Release of 2018 PSLE Results and Secondary 1 Posting Exercise (15 November 2018)

"The results of the 2018 Primary School Leaving Examination (PSLE) will be released on Thursday, 22 November 2018. Students may obtain their results from their respective primary schools from 11.00am on 22 November 2018."


Release of the 2018 PSLE results (22 November 2018)

"Students collected their Primary School Leaving Examination (PSLE) results from their respective primary schools today.

Performance of 2018 Primary 6 Cohort

A total of 39,672 Primary 6 students sat for the PSLE this year1. 39,041 students (or 98.4%) are assessed suitable to proceed to secondary school. 66.6% are eligible for the Express course, 20.6% for the Normal (Academic) course, and 11.2% for the Normal (Technical) course.

Amongst the 631 students (or 1.6%) who did not qualify for the Express, Normal (Academic) or Normal (Technical) courses, those who attempted the PSLE for the first time may re-attempt it in the coming year or apply to Assumption Pathway School (APS) or NorthLight School (NLS). Those who have made more than one attempt at PSLE will be preferentially offered a place in APS or NLS."


Release of 2018 Singapore-Cambridge GCE N(A)- & N(T)-Level Examination Results on 17 December 2018 (10 December 2018)

"The results of the 2018 Singapore-Cambridge General Certificate of Education Normal (Academic)- [N(A)] and Normal (Technical)- [N(T)] Level Examinations will be released on Monday, 17 December 2018."


2018 Secondary 1 Posting Results (12 December 2018)

"The Secondary 1 (S1) posting results will be released on Wednesday, 19 December 2018 at 9.00am."


Why graduates from S'pore's newer universities find it easier to get jobs (16 October 2018)

"According to the 2017 Joint Graduate Employment Survey that was released last month, graduates from the Singapore Institute of Technology (SIT) were more likely to find employment within the first six months of completing their final examinations, compared to their counterparts from other universities.

Furthermore, the overall employment rate of SIT graduates was 92.3 per cent in 2017, up 3.3 per cent from 2016.

This is significantly higher than the overall employment figure for graduates from the National University of Singapore (NUS), Nanyang Technological University (NTU) and Singapore Management University (SMU), which stood at 88.9 per cent, a slight dip from 2016’s 89.5 per cent."


24-year-old creates card game to get over failed relationship and help others deal with broken hearts (23 October 2018)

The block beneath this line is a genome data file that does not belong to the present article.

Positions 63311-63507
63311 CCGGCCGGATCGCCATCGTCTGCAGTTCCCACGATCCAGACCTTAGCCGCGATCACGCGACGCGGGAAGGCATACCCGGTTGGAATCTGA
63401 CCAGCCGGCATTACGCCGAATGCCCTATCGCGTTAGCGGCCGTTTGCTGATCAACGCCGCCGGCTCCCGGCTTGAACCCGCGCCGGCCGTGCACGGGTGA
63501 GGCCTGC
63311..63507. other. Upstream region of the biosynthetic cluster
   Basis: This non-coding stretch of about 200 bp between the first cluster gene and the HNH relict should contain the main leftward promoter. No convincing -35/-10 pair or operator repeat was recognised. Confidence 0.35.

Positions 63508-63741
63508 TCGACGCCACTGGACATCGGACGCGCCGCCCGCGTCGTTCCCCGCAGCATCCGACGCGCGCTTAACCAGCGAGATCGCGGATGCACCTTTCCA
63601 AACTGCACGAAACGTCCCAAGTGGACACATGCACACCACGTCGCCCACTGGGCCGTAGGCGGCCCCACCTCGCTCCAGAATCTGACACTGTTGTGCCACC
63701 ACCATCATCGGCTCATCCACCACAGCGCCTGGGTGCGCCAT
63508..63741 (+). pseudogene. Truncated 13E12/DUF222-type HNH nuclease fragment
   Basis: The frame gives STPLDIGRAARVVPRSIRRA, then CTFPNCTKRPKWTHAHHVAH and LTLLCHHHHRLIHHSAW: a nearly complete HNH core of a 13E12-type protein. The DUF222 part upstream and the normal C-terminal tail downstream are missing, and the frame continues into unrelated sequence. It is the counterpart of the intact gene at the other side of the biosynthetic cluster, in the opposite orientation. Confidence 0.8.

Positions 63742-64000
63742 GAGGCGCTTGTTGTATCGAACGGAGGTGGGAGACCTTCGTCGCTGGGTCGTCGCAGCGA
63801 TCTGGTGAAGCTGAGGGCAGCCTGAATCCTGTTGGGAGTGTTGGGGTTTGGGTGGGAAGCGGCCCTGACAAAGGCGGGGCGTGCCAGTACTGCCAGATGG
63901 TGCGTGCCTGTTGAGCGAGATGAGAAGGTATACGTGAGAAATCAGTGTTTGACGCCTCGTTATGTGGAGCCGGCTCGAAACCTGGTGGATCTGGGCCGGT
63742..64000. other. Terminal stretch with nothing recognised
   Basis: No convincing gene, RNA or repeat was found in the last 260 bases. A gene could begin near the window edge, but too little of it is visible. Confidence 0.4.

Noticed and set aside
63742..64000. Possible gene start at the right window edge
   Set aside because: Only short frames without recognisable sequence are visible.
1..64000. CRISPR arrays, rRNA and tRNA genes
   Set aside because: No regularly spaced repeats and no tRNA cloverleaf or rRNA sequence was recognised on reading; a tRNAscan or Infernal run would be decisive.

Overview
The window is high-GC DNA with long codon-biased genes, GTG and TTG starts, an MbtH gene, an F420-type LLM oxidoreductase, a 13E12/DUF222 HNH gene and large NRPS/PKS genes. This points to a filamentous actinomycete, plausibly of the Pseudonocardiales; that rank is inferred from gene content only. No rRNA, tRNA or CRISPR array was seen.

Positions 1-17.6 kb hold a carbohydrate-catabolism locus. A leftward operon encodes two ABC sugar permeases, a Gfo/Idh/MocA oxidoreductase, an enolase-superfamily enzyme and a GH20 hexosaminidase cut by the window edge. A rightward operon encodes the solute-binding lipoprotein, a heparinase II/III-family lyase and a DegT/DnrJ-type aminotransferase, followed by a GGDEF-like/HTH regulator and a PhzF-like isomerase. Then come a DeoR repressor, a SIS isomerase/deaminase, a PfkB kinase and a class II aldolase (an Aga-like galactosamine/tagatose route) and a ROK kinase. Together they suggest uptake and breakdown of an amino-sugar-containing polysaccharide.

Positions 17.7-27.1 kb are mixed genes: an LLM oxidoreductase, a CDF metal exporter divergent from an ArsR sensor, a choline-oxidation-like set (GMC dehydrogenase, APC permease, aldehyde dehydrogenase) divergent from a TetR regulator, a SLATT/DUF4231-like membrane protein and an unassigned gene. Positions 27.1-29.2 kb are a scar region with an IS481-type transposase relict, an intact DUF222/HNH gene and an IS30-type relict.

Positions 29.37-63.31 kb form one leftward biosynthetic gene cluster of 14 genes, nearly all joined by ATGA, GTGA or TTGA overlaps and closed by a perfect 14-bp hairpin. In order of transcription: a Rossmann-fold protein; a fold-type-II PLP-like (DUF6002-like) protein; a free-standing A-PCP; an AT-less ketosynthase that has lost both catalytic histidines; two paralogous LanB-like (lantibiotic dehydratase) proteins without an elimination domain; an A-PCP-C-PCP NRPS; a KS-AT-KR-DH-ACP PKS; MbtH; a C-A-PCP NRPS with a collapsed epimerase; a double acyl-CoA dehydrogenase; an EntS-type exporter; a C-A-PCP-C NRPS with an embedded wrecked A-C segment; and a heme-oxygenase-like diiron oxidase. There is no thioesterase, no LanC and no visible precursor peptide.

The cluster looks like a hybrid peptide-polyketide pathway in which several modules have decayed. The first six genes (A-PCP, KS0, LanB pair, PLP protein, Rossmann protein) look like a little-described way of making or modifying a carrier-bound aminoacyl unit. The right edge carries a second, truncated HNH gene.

"SINGAPORE — Rather than mope over her failed relationship, one 24-year-old channelled her heartbreak into creative energy which she hopes will benefit others.

Banding with two of her friends, Ms Teh Jo Ey created a new card game called Broken Hearts to inspire others in the same boat to love again.

On Wednesday (Oct 24), the trio will launch their campaign on crowdfunding site Kickstarter to raise S$15,000 to produce the card game. The target sum is the minimal needed for them to break even, said Ms Teh."


Govt can do more to reduce concentration of disadvantaged and privileged students in some schools: Ong (24 October 2018)

"SINGAPORE — Singapore's education system continues to spur social mobility for students from poorer backgrounds, but Education Minister Ong Ye Kung acknowledged that more can be done to counter the “unhealthy trend” of disadvantaged and privileged students being concentrated in certain schools.

Among other things, there can be a better mix of students in every school, and all schools should also continue to be well-resourced and -supported, said Mr Ong, who was speaking on Wednesday (Oct 24) at a dinner by non-profit organisation Equal-Ark in the Shangri-La Hotel.

It was previously announced that from next year’s Secondary 1 posting exercise, the Ministry of Education (MOE) will reserve one-fifth of school places for those without affiliation to a secondary school."


Streaming of students has ‘unintended side effects’, ‘labelling’ has to be addressed: Indranee (30 October 2018)

"SINGAPORE — Singapore society has to find a way to deal with “labelling” or stereotyping students, Second Education Minister Indranee Rajah said, conceding that the streaming system in schools has had an “unintended side effect” on how pupils view themselves and are perceived by others.